Believe me they’ll bury you in it

For reasons I’ve been thinking a lot lately about my favorite poem — The Applicant by Sylvia Plath from her collection Ariel. This poem really blew me away the first time I read it — it was honestly the first time that I really felt viscerally impacted by a poem.

Before The Applicant, I had just never really … gotten poetry. I’d read lots of poems in school, and I had learned about the rhyme schemes for Sonnets but I had never appreciated a poem the way I appreciated other forms of fiction or art. When an assignment called for dissecting a poem, I’d always grimace a bit — I’d dutifully read the poem, look up any foreign words, and write an essay commenting on the imagery and assonance without ever really understanding the appeal. I figured I just wasn’t a poetry person, and that was that.

The first time I read The Applicant, it was a shock to my system. I read it once, then I read it again, and again, and again. I couldn’t get enough of it. I downloaded it onto my phone so that I could read it on the subway on the way to work. I spent hours with the poem and I learned something that will come as no-surprise-at-all to people who learned to appreciate poetry before the age of 30: the more you read a poem, the more you can appreciate the layers. Just as you can’t really appreciate a painting while flipping through a coffee-table book, poems must be read over and over and over again (ideally aloud) to be appreciated.

After a while I decided to bite the bullet and just learn the thing by heart so that I wouldn’t have to keep pulling up the text every time I wanted to enjoy it. So for the last two years I’ve kept the poem with me — I recite it to myself when I’m stressed out or need to take my mind off some unpleasant task, like my own modernist lords prayer.

The poem is plainly a treatment of the strictures of traditional domestic life, especially for women. The subject of discussion in the poem is marriage, though of course the wife-to-be never speaks — she is referred to consistently as “it” (“will you marry it?”) and is treated as a domestic good to be given away, or sold, like a vacuum cleaner on a payment plan.  The narrator of the poem, one imagines, is interviewing the (presumably male) titular applicant who is looking for … something. That something may be a wife “willing / to bring teacups and roll away headaches / and do whatever you tell it” or it may simply be admission to the club of normalcy that comes with a wife, and a job, and house with kids and the aspiration that if only you can do what everyone else is doing you’ll be liked, respected, and happy.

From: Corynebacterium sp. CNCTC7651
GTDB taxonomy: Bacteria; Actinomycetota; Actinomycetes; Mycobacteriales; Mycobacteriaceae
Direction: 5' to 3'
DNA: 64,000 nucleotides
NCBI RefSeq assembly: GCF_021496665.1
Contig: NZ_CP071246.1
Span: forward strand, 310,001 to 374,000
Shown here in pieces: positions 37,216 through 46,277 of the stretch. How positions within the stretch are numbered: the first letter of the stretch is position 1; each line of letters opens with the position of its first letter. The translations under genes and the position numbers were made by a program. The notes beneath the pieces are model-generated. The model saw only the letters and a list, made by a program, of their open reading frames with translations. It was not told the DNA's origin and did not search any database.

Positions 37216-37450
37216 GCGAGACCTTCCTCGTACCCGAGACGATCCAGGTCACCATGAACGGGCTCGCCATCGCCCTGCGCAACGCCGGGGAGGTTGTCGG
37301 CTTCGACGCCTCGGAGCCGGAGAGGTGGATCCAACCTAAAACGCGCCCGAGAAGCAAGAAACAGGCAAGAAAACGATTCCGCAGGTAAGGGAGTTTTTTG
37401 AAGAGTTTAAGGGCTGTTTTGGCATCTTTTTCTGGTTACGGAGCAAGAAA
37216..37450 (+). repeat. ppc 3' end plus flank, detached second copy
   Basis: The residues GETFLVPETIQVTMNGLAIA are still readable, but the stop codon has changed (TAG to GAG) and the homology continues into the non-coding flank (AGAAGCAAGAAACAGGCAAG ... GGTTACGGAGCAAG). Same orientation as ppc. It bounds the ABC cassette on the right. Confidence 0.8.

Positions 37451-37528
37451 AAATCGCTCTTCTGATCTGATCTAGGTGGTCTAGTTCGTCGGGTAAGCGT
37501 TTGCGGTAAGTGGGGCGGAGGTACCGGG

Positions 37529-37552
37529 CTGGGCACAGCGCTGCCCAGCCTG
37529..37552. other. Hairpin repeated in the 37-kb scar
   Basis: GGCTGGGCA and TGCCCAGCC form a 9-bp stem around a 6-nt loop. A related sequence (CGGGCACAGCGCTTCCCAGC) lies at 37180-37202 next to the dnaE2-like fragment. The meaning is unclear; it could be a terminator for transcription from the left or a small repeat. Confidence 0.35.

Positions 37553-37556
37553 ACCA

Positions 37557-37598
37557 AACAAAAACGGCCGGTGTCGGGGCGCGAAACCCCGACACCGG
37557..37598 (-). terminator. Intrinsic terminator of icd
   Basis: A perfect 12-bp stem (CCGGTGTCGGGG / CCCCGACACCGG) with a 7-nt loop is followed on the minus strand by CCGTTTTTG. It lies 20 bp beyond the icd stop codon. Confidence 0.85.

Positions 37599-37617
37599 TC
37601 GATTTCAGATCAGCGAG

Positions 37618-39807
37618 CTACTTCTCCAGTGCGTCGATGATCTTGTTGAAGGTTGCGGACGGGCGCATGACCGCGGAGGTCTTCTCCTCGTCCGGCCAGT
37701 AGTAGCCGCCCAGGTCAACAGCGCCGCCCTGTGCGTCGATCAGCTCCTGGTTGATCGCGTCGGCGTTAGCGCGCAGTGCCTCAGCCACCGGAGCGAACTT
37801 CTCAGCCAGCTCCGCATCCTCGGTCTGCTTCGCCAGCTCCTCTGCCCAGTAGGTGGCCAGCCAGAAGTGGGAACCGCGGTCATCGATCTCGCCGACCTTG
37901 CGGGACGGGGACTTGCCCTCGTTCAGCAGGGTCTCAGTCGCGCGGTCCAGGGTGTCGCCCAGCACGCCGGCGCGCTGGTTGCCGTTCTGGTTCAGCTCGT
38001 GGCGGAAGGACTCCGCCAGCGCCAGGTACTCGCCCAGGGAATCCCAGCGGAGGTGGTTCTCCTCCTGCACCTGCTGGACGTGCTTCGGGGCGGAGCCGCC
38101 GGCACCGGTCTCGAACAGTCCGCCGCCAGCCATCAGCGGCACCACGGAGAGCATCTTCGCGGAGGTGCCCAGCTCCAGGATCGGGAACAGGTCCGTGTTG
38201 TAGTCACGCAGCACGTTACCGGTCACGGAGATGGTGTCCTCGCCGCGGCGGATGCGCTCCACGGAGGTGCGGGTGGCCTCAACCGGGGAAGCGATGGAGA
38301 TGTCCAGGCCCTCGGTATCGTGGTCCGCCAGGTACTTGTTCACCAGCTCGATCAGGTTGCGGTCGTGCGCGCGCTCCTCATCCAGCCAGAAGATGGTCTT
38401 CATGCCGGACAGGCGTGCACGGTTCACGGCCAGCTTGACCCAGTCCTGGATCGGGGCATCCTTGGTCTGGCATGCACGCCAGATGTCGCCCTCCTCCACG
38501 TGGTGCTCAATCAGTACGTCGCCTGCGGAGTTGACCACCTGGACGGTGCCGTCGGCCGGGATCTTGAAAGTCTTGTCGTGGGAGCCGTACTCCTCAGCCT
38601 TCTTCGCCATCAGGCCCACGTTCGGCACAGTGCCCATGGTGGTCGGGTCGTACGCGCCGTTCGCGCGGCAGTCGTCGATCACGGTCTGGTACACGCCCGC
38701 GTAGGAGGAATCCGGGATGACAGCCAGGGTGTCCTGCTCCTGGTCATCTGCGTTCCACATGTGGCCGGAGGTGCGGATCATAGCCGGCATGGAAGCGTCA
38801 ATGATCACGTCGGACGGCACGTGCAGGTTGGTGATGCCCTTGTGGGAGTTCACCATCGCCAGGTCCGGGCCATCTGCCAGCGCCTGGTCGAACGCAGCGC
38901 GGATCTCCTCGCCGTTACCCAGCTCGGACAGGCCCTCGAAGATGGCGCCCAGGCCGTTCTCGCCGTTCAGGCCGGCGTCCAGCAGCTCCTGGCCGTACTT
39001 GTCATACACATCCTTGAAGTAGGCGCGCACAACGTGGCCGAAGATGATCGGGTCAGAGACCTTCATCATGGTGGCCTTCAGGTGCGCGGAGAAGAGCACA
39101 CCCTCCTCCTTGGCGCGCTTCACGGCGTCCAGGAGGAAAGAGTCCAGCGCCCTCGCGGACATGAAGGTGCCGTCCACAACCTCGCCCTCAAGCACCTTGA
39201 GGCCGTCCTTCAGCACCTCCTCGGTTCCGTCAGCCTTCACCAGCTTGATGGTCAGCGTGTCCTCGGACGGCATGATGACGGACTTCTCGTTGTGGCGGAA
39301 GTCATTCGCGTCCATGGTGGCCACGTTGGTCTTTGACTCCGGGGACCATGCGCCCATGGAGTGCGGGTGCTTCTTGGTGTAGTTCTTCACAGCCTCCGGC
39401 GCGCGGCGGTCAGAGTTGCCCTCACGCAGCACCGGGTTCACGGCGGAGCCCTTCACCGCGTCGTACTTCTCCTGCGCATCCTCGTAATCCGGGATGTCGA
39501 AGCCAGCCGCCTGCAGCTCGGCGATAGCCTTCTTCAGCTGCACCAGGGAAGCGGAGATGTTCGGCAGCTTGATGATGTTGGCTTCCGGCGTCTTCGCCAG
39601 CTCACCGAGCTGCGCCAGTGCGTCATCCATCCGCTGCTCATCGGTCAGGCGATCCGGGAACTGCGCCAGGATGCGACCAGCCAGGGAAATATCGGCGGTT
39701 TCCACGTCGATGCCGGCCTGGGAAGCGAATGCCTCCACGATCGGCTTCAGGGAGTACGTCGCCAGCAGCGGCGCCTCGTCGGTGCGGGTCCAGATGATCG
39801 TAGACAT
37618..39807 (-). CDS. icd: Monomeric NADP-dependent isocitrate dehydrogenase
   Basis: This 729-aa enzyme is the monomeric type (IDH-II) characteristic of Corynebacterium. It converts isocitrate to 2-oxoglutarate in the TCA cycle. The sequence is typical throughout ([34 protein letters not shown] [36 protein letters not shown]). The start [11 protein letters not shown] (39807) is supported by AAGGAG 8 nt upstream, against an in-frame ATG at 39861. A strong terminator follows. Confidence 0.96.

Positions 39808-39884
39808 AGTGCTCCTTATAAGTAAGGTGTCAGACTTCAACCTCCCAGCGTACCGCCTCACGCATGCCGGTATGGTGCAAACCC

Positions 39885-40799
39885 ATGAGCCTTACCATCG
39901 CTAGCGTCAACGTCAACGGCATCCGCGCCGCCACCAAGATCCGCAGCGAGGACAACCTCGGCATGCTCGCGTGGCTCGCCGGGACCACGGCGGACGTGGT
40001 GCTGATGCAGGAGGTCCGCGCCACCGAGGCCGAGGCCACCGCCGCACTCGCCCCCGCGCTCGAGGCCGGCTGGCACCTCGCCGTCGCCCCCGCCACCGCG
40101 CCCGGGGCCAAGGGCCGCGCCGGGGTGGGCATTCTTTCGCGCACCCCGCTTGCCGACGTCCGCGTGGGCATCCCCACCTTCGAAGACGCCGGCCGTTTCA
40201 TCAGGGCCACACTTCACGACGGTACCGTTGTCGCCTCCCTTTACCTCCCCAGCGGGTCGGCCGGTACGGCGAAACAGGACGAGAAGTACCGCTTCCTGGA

And this is the aspect of the poem that really speaks to me — this club of normalcy is tightly binding for everyone involved. The suit is black and stiff — it chafes — and once you put it on, it can be very hard to take off. And here my favorite line in the poem, “believe me they’ll bury you in it” is doing triple duty: it’s the suit salesman’s pitch, claiming such quality and endurance of material that it’ll last you your whole life; it’s that haunting prospect of assuming that persona of normalcy and living it without deviation for the rest of your life; and most profoundly, it’s saying that you, the person you were before, will be buried in it — your individuality itself will be subsumed by the suit and what it symbolizes.

I don’t think it’s hard to imagine why I in particular might find this compelling — I’ve always taken pride in defying people’s expectations (not infrequently in a way that I’m embarrassed about now) and explicitly rejecting the idea that what might make other people happy (or what other people tell other people might make them happy) will work for me. I love The Applicant for expressing those feelings so powerfully, and I hope that, if you hadn’t encountered this poem before, you too might have a new favorite.

I’ll leave you with this recording of Sylvia Plath reading this poem which always leaves me with her voice rattling around in my head for a few hours after listening.

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By michael